Intranet Connections is happy to announce our upcoming release, Super Search (Version 13.0)! As the Product Manager, I wanted to focus this week’s blog on the reasoning behind reinventing the intranet search experience and the lessons learned. As we defined what Super Search would entail the questions below popped up that I felt were good insights into how/why we focused on on improving Enterprise Search:
“Why focus this release on intranet search?”
We listen very closely to what our existing customers have to say, and for our customers who have been on our product a long time, search was becoming frustrating for their users.
At the start of an intranet, at any organization, the intranet is lean and mean. It contains only the most relevant documents, menus are well laid out, and staff are well-trained. Over time however, unless an intranet administrator and content owners are vigilant, content becomes out-of-date, menus grow stale and do not reflect the new content and new employees are not trained on how to use their intranet software.
While the intranet currently contains many features to help customers manage their information, such as automatic document archiving, mega menus, and a built-in tutorial system for new users, the reality is many of our customers run fairly lean, and don’t have a full-time intranet administrator. As the content in the intranet grows and evolves, users must turn to search more often. Which meant the use cases for search have expanded and so have our customers’ needs.
“How was intranet search redesigned?”
We took a long, hard look at how the average user actually uses intranet search, then redesigned both the search engine and user interface to return what users are looking for as fast as possible. Talking with customers lead to two key insights; first, frustration with search comes from time pressure. Intranet search is different from internet search, because the user is looking for a specific piece of information to accomplish a work-related task. This is normally either a document ( policy, procedure, etc.), a form they need to fill out, or contact information.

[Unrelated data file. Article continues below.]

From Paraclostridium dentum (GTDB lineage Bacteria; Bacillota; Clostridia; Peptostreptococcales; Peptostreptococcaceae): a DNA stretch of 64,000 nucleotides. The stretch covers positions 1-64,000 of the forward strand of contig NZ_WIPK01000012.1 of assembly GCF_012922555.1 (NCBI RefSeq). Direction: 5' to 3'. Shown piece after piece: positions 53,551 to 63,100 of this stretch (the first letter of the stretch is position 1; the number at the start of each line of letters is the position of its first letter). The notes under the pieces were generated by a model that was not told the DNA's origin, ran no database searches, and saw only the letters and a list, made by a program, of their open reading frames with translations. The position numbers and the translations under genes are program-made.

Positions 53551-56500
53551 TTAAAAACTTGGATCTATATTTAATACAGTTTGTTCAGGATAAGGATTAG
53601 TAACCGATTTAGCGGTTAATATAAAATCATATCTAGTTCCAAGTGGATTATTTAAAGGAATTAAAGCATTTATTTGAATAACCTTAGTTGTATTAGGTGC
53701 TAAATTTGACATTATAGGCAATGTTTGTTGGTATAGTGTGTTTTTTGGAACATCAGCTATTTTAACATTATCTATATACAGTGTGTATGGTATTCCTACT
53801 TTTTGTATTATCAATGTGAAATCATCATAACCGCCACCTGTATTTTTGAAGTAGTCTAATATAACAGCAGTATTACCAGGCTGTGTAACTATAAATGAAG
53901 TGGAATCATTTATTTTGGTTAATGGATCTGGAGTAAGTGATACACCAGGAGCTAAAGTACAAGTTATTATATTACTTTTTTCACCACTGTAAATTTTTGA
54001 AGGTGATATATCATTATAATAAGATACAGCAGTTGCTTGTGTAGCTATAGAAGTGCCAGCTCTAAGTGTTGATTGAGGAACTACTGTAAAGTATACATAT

The second insight we learned from customers is the majority of users don’t use and will likely never use more advanced search features like facets, Boolean logic, etc. The new search is geared around how people actually use search:
- Enter one or more search terms
- Scan the first one or two pages of results for a match
- If close, add an additional search term to refine, if not, try new search terms
- Repeat until match is found
In hindsight, this seems obvious, but being cognizant of this behavior was critical in making the new search as user-friendly as possible:
- Advanced options are hidden by default
- Adding additional search terms always returns fewer, not more results
- Results are displayed in a format that is very quick to scan
Based on the new search engine, there were a number of technically advanced options we could have exposed to the end user, but this would have made the experience more complicated. One quote came to mind during the design phase:
“Perfection is achieved not when there is nothing more to add, but when there is nothing left to take away.”
Antoine de Saint-Exupery, 1939
“What features can existing customers look forward to?”
The first thing customers will notice is the completely redesigned user interface. It is really geared towards making search simple and fast as possible for the average user. We also introduced “one-click filtering”. If a user knows they are looking for a document, a form, or a person, they have the option to filter their results with a single click. This automatically removes search results that aren’t in the specified category.
More advanced search options are available for power users, but are hidden by default. These users can choose to filter their results by specific sites, application, modified date, author, or tags.
We also introduced the content of feature cards. Most of the time, users can determine if a search result is what they are looking for by the title, category, or short description. However, if there are multiple documents that are similar, a little bit more information may be necessary. Instead of requiring the user to click into the item to view more details, and navigate away from search, we introduced the concept of a feature card. Additional summary information for a search result can be displayed within the search screen, preventing the need to jump back and forth from search and content.
Feature cards are great when users are looking up contact information. They can grab a user’s phone extension, email address, or title right from the search page.
Get Super Search Now
We are very excited for the release of Super Search and hope you are too! We are also currently looking for beta customers. If you are interested in becoming a beta customer, or want to find out more about Super Search, please leave a comment below.